The field spread after that but it didn’t matter. Sehwag and Gambhir scored 45 runs between overs 11 and 15. This passage began with Sehwag hoisting the offspinner Sunil Narine’s first ball over the long-on boundary. He then launched Darren Sammy’s first inside out over extra cover. This passage ended with Sehwag hammering Narine again, this time into the stands beyond deep midwicket.
The field came in for the bowling Powerplay and Gambhir immediately cut Roach through point, and then dabbed for a single to reach his half-century off 51 balls. The smash-and-dab combo was a feature of the partnership. Sehwag got to his hundred with a fierce cut, hit in the air, brushing the fingertips of the leaping fielder at point before speeding to the boundary. The next ball, he ran Gambhir out, to a direct hit from Samuels. Visibly upset with himself, Sehwag continued to punish West Indies.
When he was hitting fours, Sehwag preferred to go square of the wicket, flicking and glancing the numerous deliveries he received on the pads, and opening the face to pepper the backward-point boundary. When he wanted six, he usually went straighter, targeting the arc between midwicket and long-on. He hit 25 fours and seven sixes in all. On 170, in the 38th over, Sehwag spooned Rampaul towards cover, where Sammy dropped a dolly, leaving the bowler distraught.
The rest of the innings was a blur of boundaries and landmarks. Suresh Raina got to his half-century off 42 balls. India reached 300 in 39.1 overs. Sehwag broke his personal best – 175 against Bangladesh in the World Cup – with a flick to the square-leg boundary. He went past 8000 ODI runs with a chip over the fielder at short fine leg. That shot took him from 191 to 195, and soon he was cutting Russell to send India into rapture. When Sehwag was dismissed – lofting Pollard to the substitute Anthony Martin at long-off – most of the West Indian fielders came from far and wide to shake his hand.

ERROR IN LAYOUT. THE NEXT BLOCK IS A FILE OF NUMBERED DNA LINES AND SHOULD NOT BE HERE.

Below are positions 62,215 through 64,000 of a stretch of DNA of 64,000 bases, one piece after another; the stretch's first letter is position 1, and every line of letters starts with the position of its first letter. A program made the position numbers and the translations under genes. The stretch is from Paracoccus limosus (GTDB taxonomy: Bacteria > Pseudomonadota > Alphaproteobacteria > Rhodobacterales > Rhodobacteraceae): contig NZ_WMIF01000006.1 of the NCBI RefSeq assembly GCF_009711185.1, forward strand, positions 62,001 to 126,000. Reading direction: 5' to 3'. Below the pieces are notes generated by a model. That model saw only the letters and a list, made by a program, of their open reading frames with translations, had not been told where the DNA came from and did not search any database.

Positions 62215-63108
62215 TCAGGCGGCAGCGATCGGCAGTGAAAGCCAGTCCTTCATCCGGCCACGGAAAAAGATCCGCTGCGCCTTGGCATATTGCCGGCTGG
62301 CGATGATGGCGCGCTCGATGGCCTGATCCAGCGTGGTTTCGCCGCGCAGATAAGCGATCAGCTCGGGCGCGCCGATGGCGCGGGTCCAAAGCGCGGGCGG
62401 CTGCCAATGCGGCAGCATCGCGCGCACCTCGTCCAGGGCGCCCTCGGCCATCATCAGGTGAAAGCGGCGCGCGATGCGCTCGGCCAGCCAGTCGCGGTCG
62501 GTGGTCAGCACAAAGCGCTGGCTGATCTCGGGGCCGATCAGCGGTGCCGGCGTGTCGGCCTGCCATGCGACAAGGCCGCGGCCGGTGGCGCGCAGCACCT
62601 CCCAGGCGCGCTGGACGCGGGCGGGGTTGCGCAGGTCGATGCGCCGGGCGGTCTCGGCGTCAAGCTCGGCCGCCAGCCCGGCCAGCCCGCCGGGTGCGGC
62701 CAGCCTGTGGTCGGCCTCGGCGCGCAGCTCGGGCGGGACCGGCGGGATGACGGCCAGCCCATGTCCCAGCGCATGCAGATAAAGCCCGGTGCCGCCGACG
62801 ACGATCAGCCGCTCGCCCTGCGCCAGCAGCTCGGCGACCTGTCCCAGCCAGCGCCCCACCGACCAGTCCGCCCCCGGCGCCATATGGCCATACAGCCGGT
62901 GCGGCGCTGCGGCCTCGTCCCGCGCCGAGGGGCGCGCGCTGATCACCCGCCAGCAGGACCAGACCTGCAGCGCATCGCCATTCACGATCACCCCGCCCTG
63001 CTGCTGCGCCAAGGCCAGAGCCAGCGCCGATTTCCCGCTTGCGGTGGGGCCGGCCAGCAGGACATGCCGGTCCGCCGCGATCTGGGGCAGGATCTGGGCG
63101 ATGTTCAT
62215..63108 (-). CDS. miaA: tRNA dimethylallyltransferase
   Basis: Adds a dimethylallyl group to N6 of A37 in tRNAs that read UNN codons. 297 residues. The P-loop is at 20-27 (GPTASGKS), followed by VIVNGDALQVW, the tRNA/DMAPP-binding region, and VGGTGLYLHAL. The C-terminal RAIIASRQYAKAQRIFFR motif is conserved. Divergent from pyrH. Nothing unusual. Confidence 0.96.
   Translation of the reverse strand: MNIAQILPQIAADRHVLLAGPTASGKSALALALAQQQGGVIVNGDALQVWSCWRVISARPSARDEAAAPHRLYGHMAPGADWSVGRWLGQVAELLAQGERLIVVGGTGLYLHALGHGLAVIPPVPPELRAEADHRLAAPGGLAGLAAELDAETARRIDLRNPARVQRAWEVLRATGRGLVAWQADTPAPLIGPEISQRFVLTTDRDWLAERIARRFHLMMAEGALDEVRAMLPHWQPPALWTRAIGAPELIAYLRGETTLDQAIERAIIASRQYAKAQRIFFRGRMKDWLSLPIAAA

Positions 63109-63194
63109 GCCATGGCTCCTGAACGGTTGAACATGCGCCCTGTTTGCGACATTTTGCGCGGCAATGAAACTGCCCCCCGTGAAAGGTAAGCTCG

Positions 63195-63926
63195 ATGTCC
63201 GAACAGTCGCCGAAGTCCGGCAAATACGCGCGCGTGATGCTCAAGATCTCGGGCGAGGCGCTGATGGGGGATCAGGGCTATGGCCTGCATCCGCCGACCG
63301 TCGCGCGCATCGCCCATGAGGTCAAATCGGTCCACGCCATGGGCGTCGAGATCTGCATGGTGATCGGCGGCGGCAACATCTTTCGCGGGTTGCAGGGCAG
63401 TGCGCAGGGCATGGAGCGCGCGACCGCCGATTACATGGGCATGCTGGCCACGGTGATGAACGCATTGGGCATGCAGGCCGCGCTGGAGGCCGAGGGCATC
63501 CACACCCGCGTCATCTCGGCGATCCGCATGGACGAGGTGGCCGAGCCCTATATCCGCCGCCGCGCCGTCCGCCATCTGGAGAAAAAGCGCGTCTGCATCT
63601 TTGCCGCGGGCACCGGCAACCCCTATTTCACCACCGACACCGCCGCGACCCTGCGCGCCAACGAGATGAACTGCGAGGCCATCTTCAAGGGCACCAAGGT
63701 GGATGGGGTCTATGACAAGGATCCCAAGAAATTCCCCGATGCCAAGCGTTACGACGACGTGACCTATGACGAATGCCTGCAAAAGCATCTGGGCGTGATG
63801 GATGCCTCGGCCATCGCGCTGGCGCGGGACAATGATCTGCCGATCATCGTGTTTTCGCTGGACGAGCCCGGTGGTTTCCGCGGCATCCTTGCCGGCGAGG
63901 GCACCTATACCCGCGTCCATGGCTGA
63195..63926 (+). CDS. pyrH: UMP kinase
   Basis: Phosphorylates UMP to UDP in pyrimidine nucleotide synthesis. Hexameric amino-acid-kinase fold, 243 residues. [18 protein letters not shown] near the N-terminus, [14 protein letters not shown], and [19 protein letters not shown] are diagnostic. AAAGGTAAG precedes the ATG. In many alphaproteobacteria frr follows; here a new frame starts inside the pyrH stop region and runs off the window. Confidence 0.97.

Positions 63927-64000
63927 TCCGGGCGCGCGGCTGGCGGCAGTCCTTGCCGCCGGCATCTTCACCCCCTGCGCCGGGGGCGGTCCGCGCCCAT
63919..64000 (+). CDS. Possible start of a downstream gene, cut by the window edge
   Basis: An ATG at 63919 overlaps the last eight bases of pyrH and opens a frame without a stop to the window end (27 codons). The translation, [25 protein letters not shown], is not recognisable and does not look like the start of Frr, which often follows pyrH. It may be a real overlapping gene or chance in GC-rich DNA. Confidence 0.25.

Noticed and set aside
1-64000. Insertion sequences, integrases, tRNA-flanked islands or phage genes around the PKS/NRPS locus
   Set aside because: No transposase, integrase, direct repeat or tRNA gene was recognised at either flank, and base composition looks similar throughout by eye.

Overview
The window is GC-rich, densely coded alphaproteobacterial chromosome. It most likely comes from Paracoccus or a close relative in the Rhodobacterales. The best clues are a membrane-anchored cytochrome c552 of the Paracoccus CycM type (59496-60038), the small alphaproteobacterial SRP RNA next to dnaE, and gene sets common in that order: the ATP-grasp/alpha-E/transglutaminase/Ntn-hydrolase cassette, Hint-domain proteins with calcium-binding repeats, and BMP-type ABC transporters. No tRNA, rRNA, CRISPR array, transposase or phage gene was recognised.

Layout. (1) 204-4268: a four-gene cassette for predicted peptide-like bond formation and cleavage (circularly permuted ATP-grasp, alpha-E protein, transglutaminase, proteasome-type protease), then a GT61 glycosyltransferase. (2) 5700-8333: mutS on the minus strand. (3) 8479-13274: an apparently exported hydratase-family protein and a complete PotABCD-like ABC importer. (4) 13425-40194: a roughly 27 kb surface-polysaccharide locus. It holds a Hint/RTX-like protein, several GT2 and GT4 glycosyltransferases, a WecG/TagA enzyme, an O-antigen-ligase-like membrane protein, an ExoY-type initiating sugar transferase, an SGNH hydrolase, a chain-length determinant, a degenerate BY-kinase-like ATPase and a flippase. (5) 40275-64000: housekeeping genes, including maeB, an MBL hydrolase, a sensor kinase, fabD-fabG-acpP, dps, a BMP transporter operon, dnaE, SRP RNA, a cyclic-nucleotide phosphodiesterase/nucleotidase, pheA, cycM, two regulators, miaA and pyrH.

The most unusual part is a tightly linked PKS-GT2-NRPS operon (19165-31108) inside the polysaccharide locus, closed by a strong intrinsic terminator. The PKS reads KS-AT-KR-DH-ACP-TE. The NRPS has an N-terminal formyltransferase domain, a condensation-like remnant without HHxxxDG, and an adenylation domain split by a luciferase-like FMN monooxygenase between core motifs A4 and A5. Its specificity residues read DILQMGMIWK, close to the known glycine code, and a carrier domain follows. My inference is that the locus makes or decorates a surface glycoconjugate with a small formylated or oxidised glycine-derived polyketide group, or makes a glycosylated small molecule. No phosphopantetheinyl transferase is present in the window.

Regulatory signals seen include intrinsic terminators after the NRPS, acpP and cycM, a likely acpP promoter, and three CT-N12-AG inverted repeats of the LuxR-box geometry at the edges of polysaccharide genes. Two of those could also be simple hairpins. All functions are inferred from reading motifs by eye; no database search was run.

Sehwag did not come out to field – the only blot on his performance – and watched from the dressing room as West Indies’ top-order batsmen crashed and burned amid a flurry of shots. India’s debutant legspinner Rahul Sharma struck with the last ball of each of his first three overs in international cricket, bowling Marlon Samuels, Danza Hyatt and Pollard to leave West Indies reeling at 100 for 5.
Rahul, who’s been in India’s squads since the home ODIs against England but stayed on the bench, bowled a variety of deliveries. He sent down legbreaks, googlies and topspinners at varying speeds, but it was the one delivered quicker that brought him success.
Samuels tried to cut a fast topspinner but bottom-edged it onto his stumps. Hyatt then stepped out of the crease, but was yorked by a fast legbreak. The ball pitched outside leg stump and spun between the batsman’s pads to bowl him. Pollard was the next to go, swinging across the line and missing a topspinner that clipped off stump.
After losing more wickets, West Indies decided to bat out time instead of playing shots, and the match ended in stark contrast to how it began – tamely. Denesh Ramdin, however, made 96, his best score and the highest by a West Indies wicketkeeper in ODIs. His 64-run partnership with No. 11 Sunil Narine merely kept India on the field longer than they would have liked.